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Shakyamuni Buddha

Buddha Shakyamuni is the founder of Buddhism and was born around 490 B.C.E. to a royal family. Buddha Shakyamuni was shocked and saddened by the sights of old age, sickness, and death and abandoned his princely life in search of Enlightenment.  Buddha Shakyamuni thought he could reach enlightenment by practicing asceticism, a lifestyle of severe discipline. After six years of enduring many hardships, Buddha Shakyamuni realized that he had not come to a deeper understanding of life. He realized that neither luxury nor starvation would lead to enlightenment and instead decided to follow a moderate path or the Middle Way. The moment of his enlightenment took place while he was seated in meditation under the Bodhi tree in Bodh Gaya.  In his enlightenment, he gained the realization that he had eliminated all desires and ignorance within himself. He had become a Buddha, meaning “awakened one.”  He then turned the Wheel of Dharma three times:  First sermon in Deer Park in Saranath; teachings on the Four Noble Truths; Second sermon in Vulture Peak Mountain in Rajagriha, teachings on the Perfection of Wisdom; and Third sermon was taught in Vesali, teachings of the Chittamatra Mind-Only school of Mahayana. 

Lama Tsongkhapa

Je Tsongkhapa, meaning: "the man from Tsongkha” or "the Man from Onion Valley" was born in 1357.  He was an influential Buddhist monk and philosopher, whose activities led to the formation of the Gelug school of Tibetan Buddhism. 


Je Tsongkhapa was acquainted with all Tibetan Buddhist traditions of his time, and received teachings and transmission from all schools of Tibetan Buddhism.  For Je Rinpoche, all Buddhist forms of meditation can fall into two broad categories which must be balanced and fully developed together: calming meditation, which are "meditations that engage and strengthen our capacity to focus and to stabilize the mind without distraction—culminating in perfect serenity" and insight meditations which "use and develop the capacity to discern and to analyze the qualities of an object—culminating in meditative wisdom."


Je Tsongkhapa was a prolific author with a broad knowledge of Buddhist Philosophy, Logic, Hermeneutics and practice.  He wrote numerous works on madhyamka philosophy (such as Ocean of Reasoning, a commentary on Mulamadyyamakakarika), Mahayana practice (such as Lamrim Chenmo), and Vajrayaa (Great Exposition of Secret Mantra). Je Rinpoche’s philosophy is based on the idea that "a complete understanding of Buddhist Philosophy  requires a synthesis of the epistemology and logic of Dharmakirti with the metaphysics of Nagarjuna.


Je Tsongkhapa is also known for his emphasis on the importance of philosophical reasoning in the path to liberation. According to Je Tsongkhapa, meditation must be paired with rigorous reasoning in order to push the mind and precipitate a breakthrough in cognitive fluency and insight.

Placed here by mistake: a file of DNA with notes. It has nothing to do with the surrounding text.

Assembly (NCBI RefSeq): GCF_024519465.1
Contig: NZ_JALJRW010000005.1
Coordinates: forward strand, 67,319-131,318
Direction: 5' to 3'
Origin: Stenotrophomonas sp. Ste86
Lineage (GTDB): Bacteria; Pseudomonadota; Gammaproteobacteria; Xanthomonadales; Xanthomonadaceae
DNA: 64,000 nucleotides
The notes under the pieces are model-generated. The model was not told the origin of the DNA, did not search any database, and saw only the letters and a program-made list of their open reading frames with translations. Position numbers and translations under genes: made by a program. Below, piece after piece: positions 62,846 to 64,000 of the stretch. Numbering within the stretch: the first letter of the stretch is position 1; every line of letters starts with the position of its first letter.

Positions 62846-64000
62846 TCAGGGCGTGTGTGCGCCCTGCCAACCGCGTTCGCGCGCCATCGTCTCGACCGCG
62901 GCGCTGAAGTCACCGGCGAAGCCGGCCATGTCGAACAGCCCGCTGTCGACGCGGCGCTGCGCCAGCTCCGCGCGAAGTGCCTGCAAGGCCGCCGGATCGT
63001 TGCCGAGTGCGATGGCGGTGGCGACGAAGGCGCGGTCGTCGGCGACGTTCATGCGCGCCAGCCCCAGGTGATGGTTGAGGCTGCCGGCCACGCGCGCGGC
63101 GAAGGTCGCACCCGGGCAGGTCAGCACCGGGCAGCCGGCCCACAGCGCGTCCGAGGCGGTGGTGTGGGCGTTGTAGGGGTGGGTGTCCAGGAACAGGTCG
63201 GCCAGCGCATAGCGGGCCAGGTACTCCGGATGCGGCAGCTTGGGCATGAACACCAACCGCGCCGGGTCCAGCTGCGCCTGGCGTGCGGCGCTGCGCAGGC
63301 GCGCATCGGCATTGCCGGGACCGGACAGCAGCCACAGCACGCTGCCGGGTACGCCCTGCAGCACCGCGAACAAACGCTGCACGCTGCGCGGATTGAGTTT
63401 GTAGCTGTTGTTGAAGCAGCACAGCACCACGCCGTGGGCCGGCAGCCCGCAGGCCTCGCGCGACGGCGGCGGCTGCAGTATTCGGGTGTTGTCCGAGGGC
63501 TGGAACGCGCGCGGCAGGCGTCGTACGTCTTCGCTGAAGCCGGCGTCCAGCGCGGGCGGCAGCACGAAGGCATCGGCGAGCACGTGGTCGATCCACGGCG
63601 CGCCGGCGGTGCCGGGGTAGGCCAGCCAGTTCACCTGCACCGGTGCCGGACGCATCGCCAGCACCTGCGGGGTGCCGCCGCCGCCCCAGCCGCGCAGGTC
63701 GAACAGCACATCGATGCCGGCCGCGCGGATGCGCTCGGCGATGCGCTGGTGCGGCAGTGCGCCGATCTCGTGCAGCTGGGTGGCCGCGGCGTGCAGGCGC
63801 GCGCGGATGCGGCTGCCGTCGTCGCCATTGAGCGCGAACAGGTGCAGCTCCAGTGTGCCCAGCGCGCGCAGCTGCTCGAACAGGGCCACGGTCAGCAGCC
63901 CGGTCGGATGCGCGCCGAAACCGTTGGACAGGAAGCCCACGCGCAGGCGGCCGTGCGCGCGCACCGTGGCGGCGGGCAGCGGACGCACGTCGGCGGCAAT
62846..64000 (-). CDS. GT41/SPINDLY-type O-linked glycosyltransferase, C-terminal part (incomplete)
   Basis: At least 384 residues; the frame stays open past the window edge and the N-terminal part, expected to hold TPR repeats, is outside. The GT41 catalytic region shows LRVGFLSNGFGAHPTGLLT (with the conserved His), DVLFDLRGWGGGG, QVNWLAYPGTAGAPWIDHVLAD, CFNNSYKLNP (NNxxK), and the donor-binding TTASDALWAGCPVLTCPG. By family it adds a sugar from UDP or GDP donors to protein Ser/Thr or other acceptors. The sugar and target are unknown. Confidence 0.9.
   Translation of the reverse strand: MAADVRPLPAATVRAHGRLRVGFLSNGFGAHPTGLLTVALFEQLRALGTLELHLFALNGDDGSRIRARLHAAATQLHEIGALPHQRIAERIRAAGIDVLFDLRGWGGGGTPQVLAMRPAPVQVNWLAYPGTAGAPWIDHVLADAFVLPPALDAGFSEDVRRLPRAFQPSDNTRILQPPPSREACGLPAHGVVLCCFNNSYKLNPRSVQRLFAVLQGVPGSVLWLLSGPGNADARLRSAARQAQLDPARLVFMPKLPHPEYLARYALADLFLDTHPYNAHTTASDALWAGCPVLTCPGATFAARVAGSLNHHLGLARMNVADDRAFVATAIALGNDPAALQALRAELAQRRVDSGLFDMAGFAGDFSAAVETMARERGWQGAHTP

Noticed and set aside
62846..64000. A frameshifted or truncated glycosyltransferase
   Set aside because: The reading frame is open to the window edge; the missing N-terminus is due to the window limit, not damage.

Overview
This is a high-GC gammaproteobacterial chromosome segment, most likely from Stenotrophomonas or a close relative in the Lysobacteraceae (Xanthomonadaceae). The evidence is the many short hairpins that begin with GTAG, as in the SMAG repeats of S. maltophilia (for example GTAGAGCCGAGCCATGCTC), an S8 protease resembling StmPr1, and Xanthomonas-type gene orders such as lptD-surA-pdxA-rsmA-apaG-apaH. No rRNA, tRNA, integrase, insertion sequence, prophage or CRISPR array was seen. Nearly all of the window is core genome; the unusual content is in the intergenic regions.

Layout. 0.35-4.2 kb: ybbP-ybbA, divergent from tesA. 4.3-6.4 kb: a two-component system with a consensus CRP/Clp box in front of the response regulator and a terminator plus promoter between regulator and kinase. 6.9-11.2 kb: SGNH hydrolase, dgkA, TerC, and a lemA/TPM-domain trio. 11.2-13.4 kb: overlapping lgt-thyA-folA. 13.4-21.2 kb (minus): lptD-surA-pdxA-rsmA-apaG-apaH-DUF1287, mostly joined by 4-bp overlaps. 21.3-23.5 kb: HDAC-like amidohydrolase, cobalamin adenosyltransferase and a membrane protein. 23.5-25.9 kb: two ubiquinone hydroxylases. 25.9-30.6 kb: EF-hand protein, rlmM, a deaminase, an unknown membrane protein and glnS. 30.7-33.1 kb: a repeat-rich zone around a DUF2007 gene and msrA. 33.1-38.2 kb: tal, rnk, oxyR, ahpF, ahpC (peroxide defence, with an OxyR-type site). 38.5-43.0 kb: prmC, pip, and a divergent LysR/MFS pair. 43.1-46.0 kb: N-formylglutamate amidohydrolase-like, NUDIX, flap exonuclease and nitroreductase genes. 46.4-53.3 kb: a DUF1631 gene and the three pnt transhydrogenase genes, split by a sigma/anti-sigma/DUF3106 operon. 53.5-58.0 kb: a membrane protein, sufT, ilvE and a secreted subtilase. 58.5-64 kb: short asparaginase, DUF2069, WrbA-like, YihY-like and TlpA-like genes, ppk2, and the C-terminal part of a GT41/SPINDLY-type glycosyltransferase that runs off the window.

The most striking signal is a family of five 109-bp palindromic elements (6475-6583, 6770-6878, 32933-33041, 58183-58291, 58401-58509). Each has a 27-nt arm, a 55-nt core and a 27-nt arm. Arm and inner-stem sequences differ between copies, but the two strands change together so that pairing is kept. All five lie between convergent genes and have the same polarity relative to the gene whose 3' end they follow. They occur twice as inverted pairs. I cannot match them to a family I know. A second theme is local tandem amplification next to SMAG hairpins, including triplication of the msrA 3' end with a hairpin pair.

Je Tsongkhapa passed away in 1419 at the age of sixty-two at Ganden monastery.  Je Tsongkhapa's works and teachings became central for the Ganden or Gelug school, where he is seen as a major authoritative figure. To this day, Je Rinpoche’s writings are taught and studied extensively by Tibetan Buddhists all over the world.

His Holiness the 14th Dalai Lama

His Holiness the Great 14th Dalai Lama, Tenzin Gyatso, was born on 6 July 1935, to a farming family, in a small hamlet located in Taktser, Amdo, northeastern Tibet. At the age of two, the child, then named Lhamo Dhondup, was recognized as the reincarnation of the previous 13th Dalai Lama, Thubten Gyatso.

The Dalai Lamas are believed to be manifestations of Avalokiteshvara or Chenrezig, the Bodhisattva of Compassion and the patron saint of Tibet. 

At 23, His Holiness sat for his final examination in Lhasa’s Jokhang Temple, during the annual Great Prayer Festival (Monlam Chenmo) in 1959. He passed with honors and was awarded the Geshe Lharampa degree, equivalent to the highest doctorate in Buddhist philosophy. 

His Holiness the Dalai Lama is a man of peace. In 1989 he was awarded the Nobel Peace Prize for his non-violent struggle for the liberation of Tibet. He has consistently advocated policies of non-violence, even in the face of extreme aggression. He also became the first Nobel Laureate to be recognized for his concern for global environmental problems.

His Holiness has travelled to more than 67 countries spanning 6 continents. He has received over 150 awards, honorary doctorates, prizes, etc., in recognition of his message of peace, non-violence, inter-religious understanding, universal responsibility and compassion.  He has also authored or co-authored more than 110 books.


His Holiness continues to give teachings on a regular basis from his residence in North India.

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